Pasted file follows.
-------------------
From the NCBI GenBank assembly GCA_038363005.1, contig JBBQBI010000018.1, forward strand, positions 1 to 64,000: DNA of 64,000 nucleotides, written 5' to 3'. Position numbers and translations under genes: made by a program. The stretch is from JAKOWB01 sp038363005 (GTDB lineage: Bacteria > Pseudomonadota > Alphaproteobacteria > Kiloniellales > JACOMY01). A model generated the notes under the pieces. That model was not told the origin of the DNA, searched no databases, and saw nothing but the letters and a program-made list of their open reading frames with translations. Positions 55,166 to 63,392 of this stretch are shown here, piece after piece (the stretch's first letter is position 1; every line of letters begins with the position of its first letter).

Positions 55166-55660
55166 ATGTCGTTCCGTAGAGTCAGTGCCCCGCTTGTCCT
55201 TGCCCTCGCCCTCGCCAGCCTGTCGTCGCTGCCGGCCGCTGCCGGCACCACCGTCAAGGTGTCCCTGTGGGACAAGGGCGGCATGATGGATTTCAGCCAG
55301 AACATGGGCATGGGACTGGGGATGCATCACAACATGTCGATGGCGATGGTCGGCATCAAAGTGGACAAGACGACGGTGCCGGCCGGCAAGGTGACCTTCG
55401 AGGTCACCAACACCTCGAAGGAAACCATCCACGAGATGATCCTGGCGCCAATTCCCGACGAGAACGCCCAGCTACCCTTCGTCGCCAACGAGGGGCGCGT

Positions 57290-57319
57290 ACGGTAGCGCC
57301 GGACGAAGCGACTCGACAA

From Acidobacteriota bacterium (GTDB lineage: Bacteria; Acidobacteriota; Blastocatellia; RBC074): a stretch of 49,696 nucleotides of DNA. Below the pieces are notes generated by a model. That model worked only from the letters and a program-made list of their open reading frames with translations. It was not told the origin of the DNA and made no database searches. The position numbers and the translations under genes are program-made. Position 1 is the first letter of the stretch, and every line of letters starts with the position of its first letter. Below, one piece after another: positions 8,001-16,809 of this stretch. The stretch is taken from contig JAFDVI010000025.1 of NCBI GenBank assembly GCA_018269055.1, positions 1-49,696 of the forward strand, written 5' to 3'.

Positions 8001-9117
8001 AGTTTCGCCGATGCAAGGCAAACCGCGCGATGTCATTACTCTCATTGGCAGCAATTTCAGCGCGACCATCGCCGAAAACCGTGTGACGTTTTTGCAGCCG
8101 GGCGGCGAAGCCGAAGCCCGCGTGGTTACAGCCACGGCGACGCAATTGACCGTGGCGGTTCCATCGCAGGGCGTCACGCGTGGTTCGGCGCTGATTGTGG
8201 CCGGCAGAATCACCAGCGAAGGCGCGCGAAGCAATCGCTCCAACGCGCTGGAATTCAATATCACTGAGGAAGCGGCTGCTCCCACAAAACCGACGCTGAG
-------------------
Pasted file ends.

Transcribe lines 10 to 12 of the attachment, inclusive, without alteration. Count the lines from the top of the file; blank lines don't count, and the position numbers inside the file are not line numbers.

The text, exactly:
From Acidobacteriota bacterium (GTDB lineage: Bacteria; Acidobacteriota; Blastocatellia; RBC074): a stretch of 49,696 nucleotides of DNA. Below the pieces are notes generated by a model. That model worked only from the letters and a program-made list of their open reading frames with translations. It was not told the origin of the DNA and made no database searches. The position numbers and the translations under genes are program-made. Position 1 is the first letter of the stretch, and every line of letters starts with the position of its first letter. Below, one piece after another: positions 8,001-16,809 of this stretch. The stretch is taken from contig JAFDVI010000025.1 of NCBI GenBank assembly GCA_018269055.1, positions 1-49,696 of the forward strand, written 5' to 3'.

Positions 8001-9117
8001 AGTTTCGCCGATGCAAGGCAAACCGCGCGATGTCATTACTCTCATTGGCAGCAATTTCAGCGCGACCATCGCCGAAAACCGTGTGACGTTTTTGCAGCCG